For example, most everyone can figure out that the software company ads should not be shown to extreme North America computers at 3am. While you can argue that living in the tundra one may need our product, it is unlikely. Therefore the focus should have been on large metropolitan areas during business hours. And a targeting focus to sites that will engage highly potential users.
DoubleClick for example runs a very extensive algorithm to help ads ops make those decisions on the fly and can change them automatically.
It is important to start with understanding of the pricing and impression model of the campaign. First, the campaign had a budget spend of $25,199 to deliver a total of 5,472,426 impressions over the course of 3 months.
Pacing total is 85% (in this statistic pacing is percentage of planned vs. actual not the speed at which the ads are delivered unless you divide by the number of days during the campaign and derive the number of ads delivered per day.)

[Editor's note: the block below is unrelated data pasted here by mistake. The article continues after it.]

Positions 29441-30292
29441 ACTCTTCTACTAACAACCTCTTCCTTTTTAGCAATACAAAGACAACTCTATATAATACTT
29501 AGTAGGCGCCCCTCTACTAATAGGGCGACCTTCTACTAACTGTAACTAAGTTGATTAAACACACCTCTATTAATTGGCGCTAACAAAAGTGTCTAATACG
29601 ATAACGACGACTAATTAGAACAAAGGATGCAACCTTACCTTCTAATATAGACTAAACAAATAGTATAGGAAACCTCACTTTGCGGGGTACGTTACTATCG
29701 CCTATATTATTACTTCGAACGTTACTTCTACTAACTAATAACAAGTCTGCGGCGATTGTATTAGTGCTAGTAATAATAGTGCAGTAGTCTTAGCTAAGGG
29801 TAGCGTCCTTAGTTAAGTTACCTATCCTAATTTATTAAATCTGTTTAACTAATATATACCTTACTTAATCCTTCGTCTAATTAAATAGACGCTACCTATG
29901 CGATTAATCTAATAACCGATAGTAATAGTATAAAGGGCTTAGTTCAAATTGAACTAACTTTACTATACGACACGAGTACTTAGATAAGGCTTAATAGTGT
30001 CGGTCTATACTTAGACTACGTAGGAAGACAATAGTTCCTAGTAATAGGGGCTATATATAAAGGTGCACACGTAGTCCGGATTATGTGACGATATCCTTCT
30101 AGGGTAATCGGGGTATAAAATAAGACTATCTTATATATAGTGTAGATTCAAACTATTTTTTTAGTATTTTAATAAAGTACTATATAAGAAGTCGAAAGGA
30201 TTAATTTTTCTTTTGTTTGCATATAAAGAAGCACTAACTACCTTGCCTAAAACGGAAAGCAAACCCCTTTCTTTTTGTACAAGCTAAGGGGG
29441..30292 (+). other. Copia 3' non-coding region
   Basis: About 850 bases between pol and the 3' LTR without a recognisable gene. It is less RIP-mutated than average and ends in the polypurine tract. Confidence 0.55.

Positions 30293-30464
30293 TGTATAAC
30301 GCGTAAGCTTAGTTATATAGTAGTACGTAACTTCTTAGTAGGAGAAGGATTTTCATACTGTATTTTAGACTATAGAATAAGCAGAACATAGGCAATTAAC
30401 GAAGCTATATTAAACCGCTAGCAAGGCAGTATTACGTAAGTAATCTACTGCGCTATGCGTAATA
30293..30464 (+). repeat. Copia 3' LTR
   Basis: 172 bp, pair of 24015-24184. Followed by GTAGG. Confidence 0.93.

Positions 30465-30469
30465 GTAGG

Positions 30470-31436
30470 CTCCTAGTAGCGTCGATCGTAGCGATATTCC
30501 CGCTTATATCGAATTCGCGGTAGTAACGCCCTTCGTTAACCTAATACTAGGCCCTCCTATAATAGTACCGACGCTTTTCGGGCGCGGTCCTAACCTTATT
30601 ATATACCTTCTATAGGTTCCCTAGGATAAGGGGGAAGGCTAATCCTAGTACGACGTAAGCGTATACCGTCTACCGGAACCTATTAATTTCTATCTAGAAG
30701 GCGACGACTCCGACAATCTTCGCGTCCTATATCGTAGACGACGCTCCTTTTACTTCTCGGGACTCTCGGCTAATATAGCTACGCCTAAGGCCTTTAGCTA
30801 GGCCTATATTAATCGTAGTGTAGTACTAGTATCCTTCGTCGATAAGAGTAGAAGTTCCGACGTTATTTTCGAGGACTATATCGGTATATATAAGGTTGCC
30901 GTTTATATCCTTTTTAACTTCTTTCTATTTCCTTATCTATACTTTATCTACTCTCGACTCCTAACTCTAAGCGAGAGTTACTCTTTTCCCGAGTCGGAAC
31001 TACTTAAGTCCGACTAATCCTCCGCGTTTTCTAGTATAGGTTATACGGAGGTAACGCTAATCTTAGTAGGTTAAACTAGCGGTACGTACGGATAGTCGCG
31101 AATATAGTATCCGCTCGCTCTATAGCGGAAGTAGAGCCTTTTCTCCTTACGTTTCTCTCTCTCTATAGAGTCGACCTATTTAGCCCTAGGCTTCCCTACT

Targeting Channels and impressions: There were 5 channels that were targeted during this campaign. Of them, the DataPoint Display Audience received the most impressions.
The targeting and impressions are somewhat aligned with the goals at first blush. The list of targeted sites can be seen in the same vein as a target audience. The initial launch of the campaign sees that ads being run to a list of websites on desktop are correctly identified. The pacing and impressions within the campaign can be seen as being as aligned with software company goals. However, Adsperity’s SmartVision tells a different story.
SmartVision- The results from Adsperity’s Smartvision conclude that the overall engagement of the campaign was very low. While users did go to the website. The amount of time spent on the website was low. The graph below shows that the most time spent was on the index page and the about page.